LOW BACK PAIN - How Acupuncture Can Help
Back pain (especially lower back pain) is a common chronic pain issue. Acupuncture is an ancient Chinese medicine approach that has become a popular and well-researched method for managing this pain.
More than 70% of low back pain sufferers are adults between the ages of 18 and 64. Back pain may be chronic, acute or sub-acute. There is a higher rate among women, and people who are between the ages of 35 and 55 are most likely to experience it. These are some common risk factors: poor posture, obesity, depression, age, gender, surgery, and/or repetitive strenuous motions.
One common way people seek relief is by reaching for drugs and other
medications. This may work temporarily and may or may not help you get
out of pain. Unfortunately, common low back pain medications do not
address the root cause(s), and when used over long periods of time can
cause unwanted side effects.
Acupuncture and Traditional Chinese Medicine (TCM) offer a safe and effective approach to relieving back pain, without causing harmful side effects. These healing methods provide a comprehensive diagnostic protocol that can help your acupuncturist understand and address the root cause(s) of your back pain.
Some 2012 research involved reviewing almost 20,000 people with chronic pain. They were given authentic acupuncture treatments, fake treatments, or no acupuncture at all. Those who received real acupuncture experienced 50 percent improvement in their chronic pain issues.
A few ways acupuncture works on the body:
Stimulates nervous system. Trigger points stimulated by acupuncture could release chemicals from the spinal cord, muscles, and brain. Some of these could be naturally pain-relieving.
Releases opioid-like chemicals produced in the body. Along the same lines as the theory above, acupuncture may release pain-relieving chemicals. These naturally occur in the body and have similar properties to opioid pain relievers. (Hydrocodone or morphine are examples.)
Releases neurotransmitters. These are hormones that send messages regulating the on/off mechanisms of various nerve endings. Acupuncture may stimulate some that shut off pain.
Triggers electromagnetic impulses in the body. These impulses can help speed the body’s way of handling pain, including the release of endorphins
The Yu Family method for treating pain with acupuncture never places a needle at the sight of injury or pathology. Relief is not as simple as putting needles where it hurts. Correlating acupuncture points, relating to the area of pain, are selected from either the scalp, hands, feet or limbs. Most of the time, pain relief is felt instantly after inserting 1-2 needles. The first few needles treat the "branch" of the problem. Further acupuncture points are utilized to help address the "root" cause of the pain. Chinese herbs may be prescribed to address the "root" of the issue as well. All pain is due to a blockage of Qi, or energy, flow - which means that things like oxygen exchange and blood flow may not be adequate.
Acute low back pain symptoms are simpler to treat than chronic issues. Chronic low back pain takes a bit more time to help undue the damage already done. Many patients come to the clinic to prevent surgical interventions or current pain management therapies are providing no relief.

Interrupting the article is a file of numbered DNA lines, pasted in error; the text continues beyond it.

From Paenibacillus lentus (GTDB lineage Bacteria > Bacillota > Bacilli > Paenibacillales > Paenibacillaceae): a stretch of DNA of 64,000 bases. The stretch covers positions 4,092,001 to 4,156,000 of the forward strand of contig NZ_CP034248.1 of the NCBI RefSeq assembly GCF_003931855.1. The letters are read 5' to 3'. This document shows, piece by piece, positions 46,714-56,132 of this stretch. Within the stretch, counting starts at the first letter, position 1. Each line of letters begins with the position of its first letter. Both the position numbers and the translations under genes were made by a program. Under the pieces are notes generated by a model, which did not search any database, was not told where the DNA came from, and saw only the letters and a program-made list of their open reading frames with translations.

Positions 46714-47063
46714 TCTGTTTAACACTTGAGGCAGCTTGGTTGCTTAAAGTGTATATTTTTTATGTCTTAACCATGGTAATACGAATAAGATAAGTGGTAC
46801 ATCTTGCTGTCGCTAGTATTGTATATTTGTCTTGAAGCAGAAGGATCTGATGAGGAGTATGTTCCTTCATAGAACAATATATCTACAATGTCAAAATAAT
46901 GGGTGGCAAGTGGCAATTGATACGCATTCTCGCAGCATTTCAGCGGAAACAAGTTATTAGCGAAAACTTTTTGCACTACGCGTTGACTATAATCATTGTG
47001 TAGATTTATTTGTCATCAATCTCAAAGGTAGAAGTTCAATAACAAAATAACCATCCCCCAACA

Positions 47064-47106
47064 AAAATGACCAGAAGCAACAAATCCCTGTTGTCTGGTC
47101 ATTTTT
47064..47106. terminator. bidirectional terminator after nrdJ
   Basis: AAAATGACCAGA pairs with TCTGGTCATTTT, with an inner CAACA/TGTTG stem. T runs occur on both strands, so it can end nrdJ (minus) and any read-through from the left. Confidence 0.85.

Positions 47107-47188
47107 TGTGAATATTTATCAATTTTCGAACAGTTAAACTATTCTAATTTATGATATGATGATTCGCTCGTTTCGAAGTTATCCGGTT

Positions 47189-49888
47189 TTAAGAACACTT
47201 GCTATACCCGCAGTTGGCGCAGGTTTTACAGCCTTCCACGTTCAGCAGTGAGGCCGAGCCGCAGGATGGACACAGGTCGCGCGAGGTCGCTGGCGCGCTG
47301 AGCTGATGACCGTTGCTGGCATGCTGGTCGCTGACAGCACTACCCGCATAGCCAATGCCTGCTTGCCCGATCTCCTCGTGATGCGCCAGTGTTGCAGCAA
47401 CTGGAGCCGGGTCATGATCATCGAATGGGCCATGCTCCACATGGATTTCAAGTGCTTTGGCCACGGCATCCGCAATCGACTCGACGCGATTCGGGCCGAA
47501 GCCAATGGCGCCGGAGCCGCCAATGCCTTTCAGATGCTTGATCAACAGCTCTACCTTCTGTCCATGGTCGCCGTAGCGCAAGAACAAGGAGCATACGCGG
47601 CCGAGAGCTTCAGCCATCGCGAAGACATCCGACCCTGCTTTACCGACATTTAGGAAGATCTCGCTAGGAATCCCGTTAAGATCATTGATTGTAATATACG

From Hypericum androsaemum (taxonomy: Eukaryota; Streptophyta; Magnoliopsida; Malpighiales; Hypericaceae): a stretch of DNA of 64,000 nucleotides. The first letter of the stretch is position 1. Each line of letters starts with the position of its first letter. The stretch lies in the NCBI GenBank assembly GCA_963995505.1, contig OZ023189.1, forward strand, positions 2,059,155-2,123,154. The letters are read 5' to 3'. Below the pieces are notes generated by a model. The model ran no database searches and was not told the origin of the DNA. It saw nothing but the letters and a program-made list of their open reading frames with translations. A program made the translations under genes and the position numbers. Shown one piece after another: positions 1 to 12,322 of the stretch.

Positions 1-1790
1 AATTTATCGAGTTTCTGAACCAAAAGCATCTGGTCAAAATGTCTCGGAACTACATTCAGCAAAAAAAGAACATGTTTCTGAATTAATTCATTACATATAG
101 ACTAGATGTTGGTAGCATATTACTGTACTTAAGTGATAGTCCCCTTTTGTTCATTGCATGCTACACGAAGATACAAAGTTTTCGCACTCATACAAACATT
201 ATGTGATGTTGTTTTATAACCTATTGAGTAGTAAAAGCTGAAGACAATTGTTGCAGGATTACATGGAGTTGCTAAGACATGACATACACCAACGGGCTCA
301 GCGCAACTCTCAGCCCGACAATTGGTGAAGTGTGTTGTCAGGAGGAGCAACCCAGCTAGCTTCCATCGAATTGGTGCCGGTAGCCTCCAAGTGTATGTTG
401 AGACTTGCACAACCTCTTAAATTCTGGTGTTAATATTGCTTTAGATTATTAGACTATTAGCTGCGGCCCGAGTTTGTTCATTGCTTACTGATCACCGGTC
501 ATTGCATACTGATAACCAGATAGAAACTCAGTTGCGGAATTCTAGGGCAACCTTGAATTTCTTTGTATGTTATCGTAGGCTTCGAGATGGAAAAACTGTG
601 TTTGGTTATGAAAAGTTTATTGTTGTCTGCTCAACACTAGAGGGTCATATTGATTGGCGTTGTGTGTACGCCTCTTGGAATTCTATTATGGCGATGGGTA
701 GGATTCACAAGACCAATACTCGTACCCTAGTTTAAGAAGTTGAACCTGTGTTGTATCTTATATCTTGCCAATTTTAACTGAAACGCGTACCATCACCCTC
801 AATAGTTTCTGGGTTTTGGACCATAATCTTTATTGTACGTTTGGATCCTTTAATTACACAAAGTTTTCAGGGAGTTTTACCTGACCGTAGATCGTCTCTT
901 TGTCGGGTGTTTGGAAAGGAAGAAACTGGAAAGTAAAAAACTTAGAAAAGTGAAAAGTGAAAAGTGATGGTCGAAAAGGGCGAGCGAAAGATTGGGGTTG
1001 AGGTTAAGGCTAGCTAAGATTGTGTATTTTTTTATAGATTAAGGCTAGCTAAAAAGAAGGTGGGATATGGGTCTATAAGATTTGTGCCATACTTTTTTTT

A 2012 study done by Memorial Sloan-Kettering Department of Epidemiology and Biostatistics aimed to determine the effect of acupuncture for four chronic pain conditions: back and neck pain, arthritis, chronic headache and shoulder pain.
The researchers reviewed clinical trials involving over 17,000 patients, and the results showed that patients receiving acupuncture had less pain than patients in the placebo control group for back and neck muscle aches and pain, osteoarthritis, and chronic headaches. (1) The conclusion was that acupuncture is effective for the treatment of chronic pain and is “more than just a placebo effect, therefore it’s a reasonable referral option for doctors.”
There are various causes of low back pain:
Disc herniation, trauma, bulging disc, stenosis, muscle strain, compression, nerve impingement.
Back pain can be due to an "external" problem or "internal" problem.
"Internal" back pain problems do not respond well to prescription medications.
A Natural Path to Relief: Acupuncture and TCM take a holistic, or whole-body approach to health. Your practitioner will take a detailed health history, and perform a physical exam to determine how and why your body's vital energy, or Qi (pronounced chee), is out of balance and identify what type of headache you are experiencing. To determine the most effective care, he/she will focus on the root cause(s) of the problem, while simultaneously treating your current symptoms.
During treatment, in order to restore the body's balance and energy flow, fine sterile needles will be inserted at specific points of the body. Based on your unique symptoms, your acupuncturist will choose to concentrate on acupuncture points related to specific organs. Afterward, a variety of self-care techniques may be prescribed to further expedite your healing process.
It is important to remember that acupuncture is not a quick fix. Changes may occur quickly or over a longer period of time, depending upon your overall constitution and health. Whether it is one visit to address an acute problem, or several visits to address a chronic problem, it is suggested to closely follow care recommendations of your acupuncturist to maximize your healing potential.